Health Information Management

News: Declines seen for inpatient admissions

CDI Strategies, March 13, 2014

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Since the Institute of Medicine’s November 1999 report “To Err is Human,” a new mantra regarding the structure of healthcare delivery and reimbursement emerged. Today, government reimbursement methods increasingly focus on pay-for-performance, pay-for-quality measures, and strict adherence to rules governing when a patient may be admitted to the hospital for care. Couple these movements with the recent great economic “recession” and the forecast for hospital businesses looks grim, according to recent news reports.
In earnings reports, some of the biggest U.S. hospitals blame weak performance on flagging hospital volumes, according to an article in Modern Healthcare. A report in Healthcare Finance News, states that analysts at both Moody’s Investors Service (in a November 2013 report) and Standard & Poor’s predict a continuing decline in inpatient volumes due at least to some extent to a shift to outpatient care rather than inpatient services.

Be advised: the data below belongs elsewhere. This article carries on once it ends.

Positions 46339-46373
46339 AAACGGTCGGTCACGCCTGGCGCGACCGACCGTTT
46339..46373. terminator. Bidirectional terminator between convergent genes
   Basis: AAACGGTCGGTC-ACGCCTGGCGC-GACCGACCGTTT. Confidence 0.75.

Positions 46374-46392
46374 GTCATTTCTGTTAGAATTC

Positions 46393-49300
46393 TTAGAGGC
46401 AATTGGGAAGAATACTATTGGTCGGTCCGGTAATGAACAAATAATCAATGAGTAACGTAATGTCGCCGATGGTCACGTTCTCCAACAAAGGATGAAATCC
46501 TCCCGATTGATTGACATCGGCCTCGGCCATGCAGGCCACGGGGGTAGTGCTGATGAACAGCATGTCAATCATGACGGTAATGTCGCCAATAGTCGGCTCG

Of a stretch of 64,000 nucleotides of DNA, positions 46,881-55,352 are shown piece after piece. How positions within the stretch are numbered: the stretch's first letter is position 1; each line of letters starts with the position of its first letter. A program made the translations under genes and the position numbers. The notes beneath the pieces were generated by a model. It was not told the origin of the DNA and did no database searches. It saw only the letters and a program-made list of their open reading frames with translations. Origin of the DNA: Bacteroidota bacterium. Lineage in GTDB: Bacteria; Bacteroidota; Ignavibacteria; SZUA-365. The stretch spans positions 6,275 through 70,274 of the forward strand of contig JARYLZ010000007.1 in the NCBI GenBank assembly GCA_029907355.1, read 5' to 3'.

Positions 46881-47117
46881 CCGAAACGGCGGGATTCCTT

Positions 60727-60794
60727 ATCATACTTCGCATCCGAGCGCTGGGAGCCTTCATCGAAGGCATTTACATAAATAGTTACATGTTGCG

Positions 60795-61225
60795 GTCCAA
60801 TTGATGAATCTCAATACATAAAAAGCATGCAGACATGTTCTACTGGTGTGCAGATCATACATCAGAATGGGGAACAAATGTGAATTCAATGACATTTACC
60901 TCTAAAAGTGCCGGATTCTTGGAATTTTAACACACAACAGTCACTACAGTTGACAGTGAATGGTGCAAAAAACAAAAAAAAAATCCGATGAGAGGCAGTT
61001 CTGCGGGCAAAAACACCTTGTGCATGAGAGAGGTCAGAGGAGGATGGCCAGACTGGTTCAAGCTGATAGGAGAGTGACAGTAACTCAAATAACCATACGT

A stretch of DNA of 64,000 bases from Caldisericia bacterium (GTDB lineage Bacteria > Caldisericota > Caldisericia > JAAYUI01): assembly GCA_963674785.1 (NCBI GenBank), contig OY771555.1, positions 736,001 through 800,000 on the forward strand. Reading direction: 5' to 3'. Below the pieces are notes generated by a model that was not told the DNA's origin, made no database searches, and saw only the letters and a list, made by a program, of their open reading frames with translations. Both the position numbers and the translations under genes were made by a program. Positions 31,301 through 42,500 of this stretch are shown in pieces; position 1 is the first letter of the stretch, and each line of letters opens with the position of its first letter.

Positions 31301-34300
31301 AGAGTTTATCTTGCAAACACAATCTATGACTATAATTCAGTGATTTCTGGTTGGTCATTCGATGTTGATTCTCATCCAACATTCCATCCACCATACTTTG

The theory goes that as inpatient volumes decrease so will hospital revenues. For CDI specialists, this means capturing accurate data for each and every inpatient admission but it may also mean expanding horizons for the future, according to Glenn Krauss, RHIA, CCS, CCS-P, CPUR, FCS, PCS, CCDS, C-CDI, an independent consultant based in Madison, Wisc.
Just as hospitals will need to integrate their businesses to provide care across a continuum, so too will CDI departments need to explore ways to provide value to those various service lines, he says. Outpatient CDI is looking more and more like the wave of the future.
Editor’s Note: Learn more about CDI efforts in the outpatient arena in the following articles:



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